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The Innocent Insured Amendment

October 27, 2021

Long time readers of articles on this website will be aware that in the late 2000s to early 2010s, substantial amendments were enacted to the insurance legislation in various provinces including B.C., Alberta and Manitoba.  This article addresses one such amendment – the innocent insured amendment.  Recent cases show that insureds are leveraging the innocent insured amendment to apply to situations which may not have been anticipated.

The Amendments

 A significant focus of the amendments was to modernize and update insurance legislation in response to the 2003 decisions of the Supreme Court of Canada in K.P. Pacific[1] and Churchland v. Gore[2], which pointed out that insurance legislation continued to refer to narrow categories of insurance – such as “Fire Insurance” – and had failed to keep pace with modern developments, particularly the predominance of policies covering multiple perils and “all-risks”.

The amendments went further, however, and included new protections for innocent insureds.  For ease of reference, these amendments, which we will call the “innocent insured amendment”, are now found in B.C. Insurance Act s. 35, Alberta Insurance Act s. 541, Manitoba Insurance Act s. 136.5, and (fairly recently) Ontario Insurance Act s. 129.1.  Recent case law indicates that the scope of the innocent insured amendment is being litigated and may be broader than some might expect.

Background: The Scott v. Wawanesa Problem

Homeowner’s policies have long been subject to an exclusion for loss or damage caused by the intentional or criminal act of any person insured.  Such policies broadly define those persons insured to include more than the named insureds either through a definition of “insured” or “you and your”. Roughly, members of the household other than the named insureds typically fall within those definitions.  Historically, one pitfall arising from the definition is that if such person should intentionally or criminally damage the home, the named insureds’ coverage would be wholly excluded under the intentional or criminal acts exclusion.  Similarly, the intentional or criminal act of one named insured would entirely bar the claim of another named insured, regardless of the latter’s innocence.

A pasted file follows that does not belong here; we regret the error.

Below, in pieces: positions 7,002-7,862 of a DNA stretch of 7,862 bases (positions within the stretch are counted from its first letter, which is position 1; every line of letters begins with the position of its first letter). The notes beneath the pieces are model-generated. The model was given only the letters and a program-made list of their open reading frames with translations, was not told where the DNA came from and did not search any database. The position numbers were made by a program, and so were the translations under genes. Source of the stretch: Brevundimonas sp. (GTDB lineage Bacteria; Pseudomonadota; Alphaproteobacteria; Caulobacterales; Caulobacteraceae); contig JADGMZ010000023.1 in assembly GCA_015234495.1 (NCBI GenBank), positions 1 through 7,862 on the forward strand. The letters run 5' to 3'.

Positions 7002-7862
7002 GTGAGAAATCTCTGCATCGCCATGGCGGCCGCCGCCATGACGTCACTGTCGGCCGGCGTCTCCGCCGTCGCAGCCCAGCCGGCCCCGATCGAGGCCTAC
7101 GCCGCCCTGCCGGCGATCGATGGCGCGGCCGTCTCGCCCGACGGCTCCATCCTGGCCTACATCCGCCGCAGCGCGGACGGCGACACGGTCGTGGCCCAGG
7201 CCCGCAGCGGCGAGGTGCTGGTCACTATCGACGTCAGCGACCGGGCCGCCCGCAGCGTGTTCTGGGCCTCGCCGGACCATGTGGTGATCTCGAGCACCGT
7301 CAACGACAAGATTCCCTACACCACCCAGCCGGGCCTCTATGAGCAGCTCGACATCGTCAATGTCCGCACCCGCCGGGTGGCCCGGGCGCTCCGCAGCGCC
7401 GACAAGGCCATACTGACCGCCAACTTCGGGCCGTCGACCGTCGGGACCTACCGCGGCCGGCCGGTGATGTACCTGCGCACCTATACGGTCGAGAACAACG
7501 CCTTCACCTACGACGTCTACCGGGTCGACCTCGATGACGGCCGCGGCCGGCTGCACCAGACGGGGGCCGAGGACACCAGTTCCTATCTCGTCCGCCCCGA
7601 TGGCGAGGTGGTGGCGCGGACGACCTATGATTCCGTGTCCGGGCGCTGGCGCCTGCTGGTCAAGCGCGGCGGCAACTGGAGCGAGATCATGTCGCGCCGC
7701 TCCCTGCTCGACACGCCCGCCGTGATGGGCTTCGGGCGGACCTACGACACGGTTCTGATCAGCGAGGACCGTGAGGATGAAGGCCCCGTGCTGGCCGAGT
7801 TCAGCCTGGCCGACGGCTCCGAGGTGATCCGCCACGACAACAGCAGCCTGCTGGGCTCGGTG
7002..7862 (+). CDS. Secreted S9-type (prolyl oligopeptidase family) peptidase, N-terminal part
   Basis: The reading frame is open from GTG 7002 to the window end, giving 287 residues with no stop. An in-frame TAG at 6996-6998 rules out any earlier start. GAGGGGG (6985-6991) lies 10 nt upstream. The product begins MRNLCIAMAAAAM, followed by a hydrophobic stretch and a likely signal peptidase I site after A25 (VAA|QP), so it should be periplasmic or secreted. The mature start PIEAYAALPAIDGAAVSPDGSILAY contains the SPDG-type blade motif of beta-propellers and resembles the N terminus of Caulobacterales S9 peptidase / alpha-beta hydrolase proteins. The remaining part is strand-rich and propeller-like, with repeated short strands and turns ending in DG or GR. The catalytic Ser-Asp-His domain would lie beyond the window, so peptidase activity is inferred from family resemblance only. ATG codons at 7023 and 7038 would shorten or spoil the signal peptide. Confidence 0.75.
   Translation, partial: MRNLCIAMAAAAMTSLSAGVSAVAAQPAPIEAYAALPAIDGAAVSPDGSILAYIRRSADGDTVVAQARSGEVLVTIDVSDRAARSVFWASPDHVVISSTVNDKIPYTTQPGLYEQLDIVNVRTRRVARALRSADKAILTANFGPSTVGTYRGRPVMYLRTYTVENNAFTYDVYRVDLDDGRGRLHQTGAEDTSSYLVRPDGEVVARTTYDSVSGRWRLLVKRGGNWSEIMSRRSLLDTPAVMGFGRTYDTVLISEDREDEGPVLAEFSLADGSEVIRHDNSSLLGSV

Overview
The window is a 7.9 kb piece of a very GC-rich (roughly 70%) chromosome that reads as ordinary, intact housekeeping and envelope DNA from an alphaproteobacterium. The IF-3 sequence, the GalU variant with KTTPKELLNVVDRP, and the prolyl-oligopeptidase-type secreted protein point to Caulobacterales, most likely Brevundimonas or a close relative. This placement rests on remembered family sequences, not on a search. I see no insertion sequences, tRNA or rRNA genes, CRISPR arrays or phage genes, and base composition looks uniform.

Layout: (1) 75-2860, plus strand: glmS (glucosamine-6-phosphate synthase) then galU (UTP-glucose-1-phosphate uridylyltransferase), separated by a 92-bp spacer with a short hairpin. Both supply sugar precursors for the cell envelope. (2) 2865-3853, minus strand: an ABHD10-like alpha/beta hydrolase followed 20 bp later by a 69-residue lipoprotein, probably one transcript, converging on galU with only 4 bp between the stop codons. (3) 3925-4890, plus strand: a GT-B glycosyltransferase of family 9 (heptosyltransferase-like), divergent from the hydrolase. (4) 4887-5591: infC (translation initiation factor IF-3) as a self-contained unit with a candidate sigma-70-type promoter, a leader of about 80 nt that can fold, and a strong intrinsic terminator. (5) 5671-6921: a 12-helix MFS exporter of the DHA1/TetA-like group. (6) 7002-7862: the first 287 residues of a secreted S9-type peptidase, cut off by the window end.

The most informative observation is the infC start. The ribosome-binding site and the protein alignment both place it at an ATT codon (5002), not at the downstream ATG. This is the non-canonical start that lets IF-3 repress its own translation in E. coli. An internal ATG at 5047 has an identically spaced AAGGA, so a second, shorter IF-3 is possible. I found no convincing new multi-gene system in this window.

Perhaps the most well-known decision applying the exclusion is the 1989 decision of the Supreme Court of Canada in Scott v. Wawanesa[3].  There, the son of the named insureds intentionally burned down the family home.  The son was defined as an “insured” as he was “any … person under the age of 21 in the care of an Insured”.  The policy contained the following version of the intentional or criminal acts exclusion:

This Policy does not insure loss or damage caused by a criminal or wilful act or omission of the Insured or of any person whose property is insured hereunder

A majority of the SCC applied the exclusion to the innocent parents’ claim.  In dissent, Mr. Justice La Forest would have read the exclusion as applying only to the property of the culpable son, and not the property of his innocent parents.  Given that the family home is a primary store of wealth, the majority result has been seen as financially devastating to innocent insureds.  The minority approach would have punished the wrongdoer alone.